Thursday, February 05, 2009

KCRW Music Director Jason Bentley Chats About His New Gig, the Demise of Indie 103.1 and His Love of "Crash"



New KCRW music director Jason Bentley is no stranger to the public radio station's semi-annual pledge drives, having been with the station for more than 16 years. But this is his first pledge drive since taking over the coveted "Morning Becomes Eclectic" show and the music director gig from Nic Harcourt. We emailed Jason a few questions, and he found time to send a response in between pitches.

Now that you've been in the seat for almost two months, how would you say "Morning Becomes Eclectic" has evolved so far? What's the biggest change you've brought to the program?

I think two differences that come to mind are a broader definition of "eclectic" through music selection and guests, and more of an "open door" policy with other DJs at the station who may have something to share with the AM audience.

Talk about playing Mark Isham's "Crash" as your first song (I remember hearing you play it a few weeks later too). What was the significance of kicking off with that?

The significance of Crash was simply that I like the piece a lot. I know Mark Isham personally, and it was something I felt would defy expectation.

Has the demise of Indie 103.1 impacted how KCRW programs itself at all? I've noticed that Ruth Seymour mentioned it in her recent letter to subscribers, and the KCRW site's current call for new members specifically refers to KCRW's "Indie Music." Is there a hope to grab some of those displaced listeners, and has it made a difference in what music you play? KCRW, of course, once was home to "Brave New World" -- is there a thought to carve out more of a home for indie rock?

The demise of 103.1 makes a dramatic case in point for the importance of supporting public radio when it comes to alternative music. There's always been a place for emerging and independent rock at KCRW over the last 30+ years and that will continue to be the case.

KCRW a few years ago got rid of show titles for everything but MBE -- the idea was to focus more on the DJs, but is there also more of an effort to promote a cohesive "KCRW sound"? Show titles like "Cafe L.A." and " Chocolate City ," not to mention "Metropolis," were such brand names... is there ever a thought to bring them back?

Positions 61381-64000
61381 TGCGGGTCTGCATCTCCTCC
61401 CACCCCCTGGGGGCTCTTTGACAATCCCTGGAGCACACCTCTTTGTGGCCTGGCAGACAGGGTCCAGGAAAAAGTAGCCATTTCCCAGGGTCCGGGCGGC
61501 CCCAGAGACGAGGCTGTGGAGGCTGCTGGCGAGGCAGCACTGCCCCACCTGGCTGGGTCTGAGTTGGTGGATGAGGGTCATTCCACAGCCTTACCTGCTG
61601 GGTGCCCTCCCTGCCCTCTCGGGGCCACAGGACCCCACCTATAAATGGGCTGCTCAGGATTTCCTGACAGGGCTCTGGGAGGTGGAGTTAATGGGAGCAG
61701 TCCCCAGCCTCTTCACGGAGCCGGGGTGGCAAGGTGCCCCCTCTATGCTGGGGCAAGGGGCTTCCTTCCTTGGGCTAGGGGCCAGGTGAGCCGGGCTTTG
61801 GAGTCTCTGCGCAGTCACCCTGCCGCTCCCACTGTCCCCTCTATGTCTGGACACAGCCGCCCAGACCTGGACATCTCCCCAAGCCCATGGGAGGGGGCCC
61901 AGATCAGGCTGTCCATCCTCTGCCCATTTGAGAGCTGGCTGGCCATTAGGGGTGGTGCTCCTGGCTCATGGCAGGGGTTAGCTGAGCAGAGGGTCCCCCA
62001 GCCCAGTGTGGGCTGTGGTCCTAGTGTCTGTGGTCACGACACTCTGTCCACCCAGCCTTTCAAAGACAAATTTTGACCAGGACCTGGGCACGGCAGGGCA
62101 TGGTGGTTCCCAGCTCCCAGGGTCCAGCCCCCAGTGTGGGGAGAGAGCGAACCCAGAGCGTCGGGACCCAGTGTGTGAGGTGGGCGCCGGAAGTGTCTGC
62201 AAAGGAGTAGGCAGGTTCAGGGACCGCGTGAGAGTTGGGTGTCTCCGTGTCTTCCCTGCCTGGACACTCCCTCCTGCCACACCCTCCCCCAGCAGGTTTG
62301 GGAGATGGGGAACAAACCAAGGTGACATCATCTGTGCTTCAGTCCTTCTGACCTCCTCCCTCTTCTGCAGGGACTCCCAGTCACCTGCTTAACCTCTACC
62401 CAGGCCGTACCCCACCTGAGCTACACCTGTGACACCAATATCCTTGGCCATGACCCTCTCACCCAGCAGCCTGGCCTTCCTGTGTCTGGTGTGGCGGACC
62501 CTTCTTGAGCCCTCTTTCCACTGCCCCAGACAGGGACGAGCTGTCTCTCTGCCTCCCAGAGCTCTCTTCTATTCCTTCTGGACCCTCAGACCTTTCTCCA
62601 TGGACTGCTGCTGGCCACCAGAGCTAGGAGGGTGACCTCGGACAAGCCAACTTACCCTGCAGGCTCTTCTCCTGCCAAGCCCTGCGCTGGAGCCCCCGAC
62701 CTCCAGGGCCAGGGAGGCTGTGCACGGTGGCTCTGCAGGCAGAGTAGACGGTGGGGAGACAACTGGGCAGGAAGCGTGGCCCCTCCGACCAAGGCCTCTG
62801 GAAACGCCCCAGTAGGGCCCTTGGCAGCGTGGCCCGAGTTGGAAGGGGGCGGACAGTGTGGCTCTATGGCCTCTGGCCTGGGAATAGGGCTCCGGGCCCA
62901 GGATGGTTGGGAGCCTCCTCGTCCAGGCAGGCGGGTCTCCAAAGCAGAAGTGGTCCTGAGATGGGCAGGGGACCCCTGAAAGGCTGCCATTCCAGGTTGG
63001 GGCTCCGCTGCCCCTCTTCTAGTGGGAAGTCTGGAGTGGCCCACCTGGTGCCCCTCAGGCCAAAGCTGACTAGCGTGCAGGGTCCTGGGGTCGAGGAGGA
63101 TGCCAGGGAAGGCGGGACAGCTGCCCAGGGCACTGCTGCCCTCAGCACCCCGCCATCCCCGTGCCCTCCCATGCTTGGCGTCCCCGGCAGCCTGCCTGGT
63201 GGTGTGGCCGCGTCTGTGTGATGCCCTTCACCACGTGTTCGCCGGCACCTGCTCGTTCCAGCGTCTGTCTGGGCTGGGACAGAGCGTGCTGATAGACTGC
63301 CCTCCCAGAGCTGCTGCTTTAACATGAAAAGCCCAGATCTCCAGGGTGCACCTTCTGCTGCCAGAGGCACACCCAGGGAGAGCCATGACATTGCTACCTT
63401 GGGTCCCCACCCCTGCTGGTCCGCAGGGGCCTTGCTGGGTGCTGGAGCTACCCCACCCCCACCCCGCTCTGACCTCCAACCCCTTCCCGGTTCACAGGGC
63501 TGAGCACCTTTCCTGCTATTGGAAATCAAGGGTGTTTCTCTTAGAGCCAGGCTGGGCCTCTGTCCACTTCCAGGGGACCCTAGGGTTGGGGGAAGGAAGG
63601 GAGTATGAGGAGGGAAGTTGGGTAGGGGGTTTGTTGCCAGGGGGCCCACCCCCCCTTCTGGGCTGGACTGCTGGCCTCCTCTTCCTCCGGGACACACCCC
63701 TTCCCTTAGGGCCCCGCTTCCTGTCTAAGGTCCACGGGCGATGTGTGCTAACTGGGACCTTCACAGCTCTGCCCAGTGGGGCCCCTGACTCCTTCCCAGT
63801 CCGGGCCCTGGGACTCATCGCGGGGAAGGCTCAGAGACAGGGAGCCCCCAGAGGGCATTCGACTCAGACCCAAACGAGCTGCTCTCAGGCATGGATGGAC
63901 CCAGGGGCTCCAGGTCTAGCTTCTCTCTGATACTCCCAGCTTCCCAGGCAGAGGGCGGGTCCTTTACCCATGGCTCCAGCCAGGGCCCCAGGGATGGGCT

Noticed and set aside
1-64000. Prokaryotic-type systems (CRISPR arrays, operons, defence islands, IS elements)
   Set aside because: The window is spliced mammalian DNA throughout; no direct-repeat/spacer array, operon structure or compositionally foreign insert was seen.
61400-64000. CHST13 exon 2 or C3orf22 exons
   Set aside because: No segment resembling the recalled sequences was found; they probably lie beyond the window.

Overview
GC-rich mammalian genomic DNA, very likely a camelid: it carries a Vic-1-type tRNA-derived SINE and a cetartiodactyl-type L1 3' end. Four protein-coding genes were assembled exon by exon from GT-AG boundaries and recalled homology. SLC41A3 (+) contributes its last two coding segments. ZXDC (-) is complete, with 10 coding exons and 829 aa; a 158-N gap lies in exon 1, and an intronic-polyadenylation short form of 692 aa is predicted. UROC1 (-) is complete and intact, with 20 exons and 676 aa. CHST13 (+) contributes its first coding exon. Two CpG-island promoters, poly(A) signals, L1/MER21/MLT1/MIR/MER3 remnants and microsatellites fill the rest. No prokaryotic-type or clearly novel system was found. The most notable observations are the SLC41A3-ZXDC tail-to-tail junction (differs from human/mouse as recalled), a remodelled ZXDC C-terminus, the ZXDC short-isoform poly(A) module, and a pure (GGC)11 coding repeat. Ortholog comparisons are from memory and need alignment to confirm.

Personally, I never looked back after I dropped the name Metropolis. I actually wouldn't mind losing Morning Becomes Eclectic to be honest with you. In any case, I think the station personalities and their music sensibility is what we should put forward first and foremost.

Will you eventually be doing a syndicated version, a new "Sounds Eclectic," or did that go away in this transition?

I haven't really explored the idea of a syndication. I just have too many other things to deal with right now. I suppose it's possible, but not imminent at this time.

Any thoughts to what you might change to the music channel on the web stream? Any thoughts to adding more shows, or adding another stream with a different mix of music?

I think KCRW online is a solid product, between the music stream, on demand, and the live channel I feel like we've got it covered. I am interested in studying research and gathering feedback -- coming to understand what people like and how they are using the music streams. We all put a lot of work into online initiatives, and I hope people appreciate it. Sometimes I feel like, with the live performance archives for instance, people aren't really aware of the vast resource we offer.

Douridas had "Rare on Air," Harcourt had "Sounds Eclectic," will you be coming up with a new KCRW CD series? Is the Femi Kuti project a sign of what you'll be doing with KCRW CDs? (Is the whole idea of selling a KCRW-themed CD at retail a relic of the old music industry?)

I'm really happy with the Femi vs. KCRW Soundclash EP and it was a great way to involve different people at the station in an original way. As far as future compilations, I'm developing a relationship with iTunes now so we can do compilations on a regular basis. Ultimately, I want this to feature live performances too, so it probably will take the place of ideas like "Rare On Air." I see a different model for delivering more music and more current music to our listeners through an iTunes partnership.

This is obviously a tough time to have to do a pledge drive, given the economy. How is that going to impact your pitch the next week? What's your message to KCRW listeners?

My pitch? Don't get me started! Seriously though, it's about supporting something that you value. Something that we've made possible together. Something no one ever thought was possible. Now is the time to make a difference for a non-profit, public radio outlet for alternative music, news, and cultural programming.

KCRW's pledge drive continues through Monday. Pledge online at kcrw.com or call 1-800-600-KCRW.

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